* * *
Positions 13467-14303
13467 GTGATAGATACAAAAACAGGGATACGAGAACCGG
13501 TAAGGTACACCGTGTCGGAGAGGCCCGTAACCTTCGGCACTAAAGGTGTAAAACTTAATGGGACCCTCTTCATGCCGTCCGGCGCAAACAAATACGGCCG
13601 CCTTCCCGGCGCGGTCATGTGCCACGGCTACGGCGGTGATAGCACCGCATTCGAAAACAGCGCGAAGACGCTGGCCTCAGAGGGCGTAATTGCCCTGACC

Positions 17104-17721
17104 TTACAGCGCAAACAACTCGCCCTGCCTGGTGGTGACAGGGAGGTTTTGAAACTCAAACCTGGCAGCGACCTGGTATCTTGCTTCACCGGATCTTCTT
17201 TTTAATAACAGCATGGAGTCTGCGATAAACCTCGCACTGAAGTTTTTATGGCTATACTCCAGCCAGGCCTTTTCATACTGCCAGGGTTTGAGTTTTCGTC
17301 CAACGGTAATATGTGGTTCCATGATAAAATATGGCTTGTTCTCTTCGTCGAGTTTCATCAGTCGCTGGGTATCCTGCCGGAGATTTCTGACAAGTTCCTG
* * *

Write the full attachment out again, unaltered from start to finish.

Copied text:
Positions 13467-14303
13467 GTGATAGATACAAAAACAGGGATACGAGAACCGG
13501 TAAGGTACACCGTGTCGGAGAGGCCCGTAACCTTCGGCACTAAAGGTGTAAAACTTAATGGGACCCTCTTCATGCCGTCCGGCGCAAACAAATACGGCCG
13601 CCTTCCCGGCGCGGTCATGTGCCACGGCTACGGCGGTGATAGCACCGCATTCGAAAACAGCGCGAAGACGCTGGCCTCAGAGGGCGTAATTGCCCTGACC

Positions 17104-17721
17104 TTACAGCGCAAACAACTCGCCCTGCCTGGTGGTGACAGGGAGGTTTTGAAACTCAAACCTGGCAGCGACCTGGTATCTTGCTTCACCGGATCTTCTT
17201 TTTAATAACAGCATGGAGTCTGCGATAAACCTCGCACTGAAGTTTTTATGGCTATACTCCAGCCAGGCCTTTTCATACTGCCAGGGTTTGAGTTTTCGTC
17301 CAACGGTAATATGTGGTTCCATGATAAAATATGGCTTGTTCTCTTCGTCGAGTTTCATCAGTCGCTGGGTATCCTGCCGGAGATTTCTGACAAGTTCCTG